You can see that it can be accessed normally. Putting in the request parameters for verification gives the same result.
It can also be placed in a cookie for validation.
In addition to the official APISIX plugins, we can also customize plugins according to our needs. To customize plugins, we need to use the Runner provided by APISIX, which currently supports Java, Go, Node and Python languages; this Runner acts as a bridge between APISIX and custom plugins. For example, the
apache-apisix-python-runner project uses the Python Runner to apply Python directly to APISIX plugin development, and the overall architecture is shown below.
On the left is the workflow of APISIX, on the right
Plugin Runner is the Plugin Runner for each language. When a Plugin Runner is configured in APISIX, APISIX will start a child process to run the Plugin Runner, which belongs to the same user as the APISIX process, and when we restart or reload When we restart or reload APISIX, the Plugin Runner will also be restarted.
If you have configured the
ext-plugin-* plugin for a given route, a request to hit that route will trigger an RPC call from APISIX to Plugin Runner via the
Unix Socket. The call is split into two phases:
ext-plugin-pre-req: before executing the APISIX built-in plug-in
ext-plugin-post-req: will be executed after the execution of the APISIX built-in plugin
ext-plugin-post-resp: will be executed after the request has fetched an upstream response.
Next we’ll use Python as an example to illustrate how to customize the plugin, starting by getting the
If we are in development mode, then we can start Python Runner directly with the following command:
Once started, a new external plugin configuration needs to be added to the APISIX configuration file as follows:
Specify the path to the Python Runner’s unix socket file with
ext-plugin.path_for_test, or in the case of a production environment, specify the Runner’s startup command with
Our APISIX is running in a Kubernetes cluster, so to execute the Python Runner code in the APISIX Pod, we naturally need to put our Python code into the APISIX container and install the dependencies for the custom plugin by adding the above to the APISIX configuration file. So we’ll recreate the image with the plugin based on the APISIX image by adding a new Dockerfile to the root of the
apisix-python-plugin-runner project as follows:
Build a new image based on the above Dockerfile and push it to Docker Hub:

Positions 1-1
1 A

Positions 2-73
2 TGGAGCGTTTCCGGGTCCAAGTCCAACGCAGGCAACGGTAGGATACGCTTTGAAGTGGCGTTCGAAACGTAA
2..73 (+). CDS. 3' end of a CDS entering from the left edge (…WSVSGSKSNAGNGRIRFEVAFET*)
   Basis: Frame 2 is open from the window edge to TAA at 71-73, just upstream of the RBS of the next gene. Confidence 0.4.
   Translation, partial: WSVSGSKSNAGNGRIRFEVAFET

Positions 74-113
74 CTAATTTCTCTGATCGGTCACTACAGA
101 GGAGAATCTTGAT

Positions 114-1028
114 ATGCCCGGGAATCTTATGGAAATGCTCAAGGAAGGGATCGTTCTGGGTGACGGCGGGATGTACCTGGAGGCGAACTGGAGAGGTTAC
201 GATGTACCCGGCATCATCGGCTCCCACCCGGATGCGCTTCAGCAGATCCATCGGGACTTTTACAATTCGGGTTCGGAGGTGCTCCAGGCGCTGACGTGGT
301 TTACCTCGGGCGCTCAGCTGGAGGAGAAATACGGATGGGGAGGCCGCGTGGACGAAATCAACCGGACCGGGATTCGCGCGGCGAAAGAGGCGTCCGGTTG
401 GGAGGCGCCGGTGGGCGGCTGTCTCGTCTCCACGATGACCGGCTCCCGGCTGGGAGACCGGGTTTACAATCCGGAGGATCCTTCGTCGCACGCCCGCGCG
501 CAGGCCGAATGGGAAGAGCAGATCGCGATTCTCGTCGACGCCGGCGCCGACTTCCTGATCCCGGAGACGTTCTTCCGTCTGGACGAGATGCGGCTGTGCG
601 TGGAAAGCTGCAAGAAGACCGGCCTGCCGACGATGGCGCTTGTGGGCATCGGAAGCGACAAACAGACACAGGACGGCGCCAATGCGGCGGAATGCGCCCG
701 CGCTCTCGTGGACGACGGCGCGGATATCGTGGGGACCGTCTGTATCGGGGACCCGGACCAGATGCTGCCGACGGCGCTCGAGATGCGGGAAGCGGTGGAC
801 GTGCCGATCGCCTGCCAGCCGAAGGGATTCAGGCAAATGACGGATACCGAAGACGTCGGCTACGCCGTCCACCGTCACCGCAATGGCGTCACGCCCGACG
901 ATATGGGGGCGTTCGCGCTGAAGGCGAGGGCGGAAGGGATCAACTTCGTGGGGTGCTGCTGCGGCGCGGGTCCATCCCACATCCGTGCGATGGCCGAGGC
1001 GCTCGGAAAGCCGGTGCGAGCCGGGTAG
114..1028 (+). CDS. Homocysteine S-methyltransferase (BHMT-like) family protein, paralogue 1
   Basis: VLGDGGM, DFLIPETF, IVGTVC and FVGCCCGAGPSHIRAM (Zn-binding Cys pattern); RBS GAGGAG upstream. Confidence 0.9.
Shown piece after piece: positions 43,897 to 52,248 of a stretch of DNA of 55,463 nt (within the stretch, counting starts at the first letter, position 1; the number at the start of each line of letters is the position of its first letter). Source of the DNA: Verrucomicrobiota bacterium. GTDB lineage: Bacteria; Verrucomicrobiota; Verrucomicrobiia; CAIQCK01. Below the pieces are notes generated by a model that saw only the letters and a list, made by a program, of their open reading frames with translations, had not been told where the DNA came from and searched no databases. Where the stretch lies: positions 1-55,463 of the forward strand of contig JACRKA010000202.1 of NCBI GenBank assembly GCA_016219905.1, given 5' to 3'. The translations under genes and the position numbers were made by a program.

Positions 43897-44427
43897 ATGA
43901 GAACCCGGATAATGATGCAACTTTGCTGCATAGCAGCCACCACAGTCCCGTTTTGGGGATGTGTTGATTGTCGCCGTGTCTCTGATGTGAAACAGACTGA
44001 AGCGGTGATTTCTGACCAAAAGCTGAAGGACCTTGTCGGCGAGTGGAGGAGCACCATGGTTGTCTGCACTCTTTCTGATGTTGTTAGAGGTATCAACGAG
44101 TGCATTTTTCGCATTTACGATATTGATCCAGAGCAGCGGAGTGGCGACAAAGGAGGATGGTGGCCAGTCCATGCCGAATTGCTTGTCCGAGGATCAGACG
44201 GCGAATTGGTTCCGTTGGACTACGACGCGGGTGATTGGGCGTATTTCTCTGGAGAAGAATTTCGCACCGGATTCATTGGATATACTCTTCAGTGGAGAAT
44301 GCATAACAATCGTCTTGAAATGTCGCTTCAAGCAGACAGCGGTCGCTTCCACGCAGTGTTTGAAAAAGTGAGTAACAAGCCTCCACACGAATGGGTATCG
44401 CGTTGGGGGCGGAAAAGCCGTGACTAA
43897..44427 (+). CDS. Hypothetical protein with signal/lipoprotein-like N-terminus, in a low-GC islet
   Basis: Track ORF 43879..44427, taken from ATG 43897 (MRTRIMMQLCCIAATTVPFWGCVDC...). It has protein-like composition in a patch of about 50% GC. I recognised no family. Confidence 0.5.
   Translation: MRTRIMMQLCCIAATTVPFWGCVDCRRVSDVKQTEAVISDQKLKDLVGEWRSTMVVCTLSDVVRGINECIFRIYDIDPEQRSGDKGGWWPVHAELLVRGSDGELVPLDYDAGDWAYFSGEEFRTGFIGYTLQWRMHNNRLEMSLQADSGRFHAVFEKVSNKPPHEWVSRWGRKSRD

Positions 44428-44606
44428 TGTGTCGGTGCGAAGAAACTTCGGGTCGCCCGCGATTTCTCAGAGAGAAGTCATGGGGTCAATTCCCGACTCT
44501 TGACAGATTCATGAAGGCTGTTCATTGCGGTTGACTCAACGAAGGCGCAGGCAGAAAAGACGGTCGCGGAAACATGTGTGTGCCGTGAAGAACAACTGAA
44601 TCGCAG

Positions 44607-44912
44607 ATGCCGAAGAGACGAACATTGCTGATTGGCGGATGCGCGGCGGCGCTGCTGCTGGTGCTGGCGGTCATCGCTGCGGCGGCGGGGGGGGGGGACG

Next we need to install APISIX using the image we built above, we are using Helm Chart for this installation so it needs to be overwritten with a Values file as follows:
Note that here you need to turn on the custom plugin and configure
["/apisix-python/bin/py-runner", "start"], because we installed Python Runner in the APISIX image, so you need to specify the Python Runner start command.
You can then redeploy APISIX as follows:
When the deployment is complete, you can see in the APISIX Pod that a child process of Python Runner is started:
.py files in the plugins directory
/apisix-python/apisix/plugins are automatically loaded. The above example has two plugins
rewrite.py, we will take
stop.py as an example, the code of the plugin is shown as follows:
The plug-in must first inherit from the
PluginBase class and must implement the
filter function. The core business logic of the plug-in implementation is in the
filter function, which contains only
Response class objects as arguments. The
Request object parameter gets the request information. The
Response object parameter sets the response message and
conf gets the plugin configuration information.
We then add a new route to the previous Nexus application to test our
stop plugin above by adding a new routing rule to the
ApisixRoute object, as follows:
Just create the above route directly. The core configuration is to enable the
ext-plugin-pre-req plugin (provided it is enabled in the configuration file, added in the Values of the Helm Chart) and then configured under
config using the
conf is an array format that allows multiple plugins to be set at the same time, the plugin configuration object
name is the name of the plugin, which needs to match the plugin code file and object name, and
value is the plugin configuration, which can be a JSON string.
Once created, you can also see the routing configuration format in APISIX in the Dashboard:
We can then verify our custom plugin by visiting the path
As you can see, the results and response codes match what we have defined in the plugin. This completes the APISIX custom plugin using Python, so if we have any business logic that needs to be processed, we can simply define a corresponding plugin.